Passage to Modernity: Thinking Theoretically About the Experience of France, Italy and Spain

"It is hard to imagine many countries so similar and dissimilar - at times amici/nemici all at once - as France, Italy and Spain. In addition to physical proximity and characteristics, they share common linguistic and cultural roots, have for the most part genuflected at the same altar, and assimilated, emulated and, at times, sought to avoid each another's customs, institutions and ways of life. The movement of ideas, people and goods between them, seldom severed for long, proceeded over the centuries through mutual consent, rivalry, imitation, alliance, dynastic or territorial aggrandizement and force. The network of relations became more fixed, but no less complex to understand, with the Enlightenment, the French Revolution and their respective reverberations. Just consider."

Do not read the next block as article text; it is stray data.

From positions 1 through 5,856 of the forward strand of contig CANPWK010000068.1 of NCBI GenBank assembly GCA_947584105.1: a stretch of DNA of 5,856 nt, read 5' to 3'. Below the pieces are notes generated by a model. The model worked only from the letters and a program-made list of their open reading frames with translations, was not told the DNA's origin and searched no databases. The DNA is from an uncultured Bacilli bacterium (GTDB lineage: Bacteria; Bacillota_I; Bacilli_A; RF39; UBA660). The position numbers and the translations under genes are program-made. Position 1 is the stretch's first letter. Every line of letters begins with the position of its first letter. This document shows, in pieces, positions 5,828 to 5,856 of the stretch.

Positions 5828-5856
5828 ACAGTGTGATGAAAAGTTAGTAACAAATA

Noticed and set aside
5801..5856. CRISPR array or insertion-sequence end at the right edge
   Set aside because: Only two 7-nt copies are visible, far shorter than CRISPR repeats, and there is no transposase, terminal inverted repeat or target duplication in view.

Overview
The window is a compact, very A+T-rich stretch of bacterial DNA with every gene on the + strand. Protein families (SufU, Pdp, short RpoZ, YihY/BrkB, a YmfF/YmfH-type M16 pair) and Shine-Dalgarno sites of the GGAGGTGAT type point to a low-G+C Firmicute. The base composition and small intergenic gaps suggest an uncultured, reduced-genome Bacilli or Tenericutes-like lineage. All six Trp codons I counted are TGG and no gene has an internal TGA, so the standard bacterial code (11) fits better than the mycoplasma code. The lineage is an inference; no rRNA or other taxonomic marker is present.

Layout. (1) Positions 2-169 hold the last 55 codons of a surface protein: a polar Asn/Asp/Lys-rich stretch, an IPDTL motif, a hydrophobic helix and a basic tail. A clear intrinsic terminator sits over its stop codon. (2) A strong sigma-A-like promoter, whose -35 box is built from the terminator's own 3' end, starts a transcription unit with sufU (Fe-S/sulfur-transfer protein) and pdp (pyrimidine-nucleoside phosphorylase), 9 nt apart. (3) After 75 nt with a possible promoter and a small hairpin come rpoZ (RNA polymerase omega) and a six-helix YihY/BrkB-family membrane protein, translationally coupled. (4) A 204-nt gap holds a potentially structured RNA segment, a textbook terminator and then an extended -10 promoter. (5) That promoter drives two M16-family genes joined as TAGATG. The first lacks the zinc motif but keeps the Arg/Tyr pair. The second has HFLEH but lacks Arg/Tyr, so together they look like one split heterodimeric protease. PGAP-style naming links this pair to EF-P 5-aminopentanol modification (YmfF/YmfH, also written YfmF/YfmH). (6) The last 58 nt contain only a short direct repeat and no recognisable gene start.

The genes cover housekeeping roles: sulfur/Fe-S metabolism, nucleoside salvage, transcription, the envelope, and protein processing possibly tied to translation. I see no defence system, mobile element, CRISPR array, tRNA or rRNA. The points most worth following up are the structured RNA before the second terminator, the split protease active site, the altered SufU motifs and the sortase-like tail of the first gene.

modernization, governance and politics, political philosophy, democracy, political change, institutional change, Workshop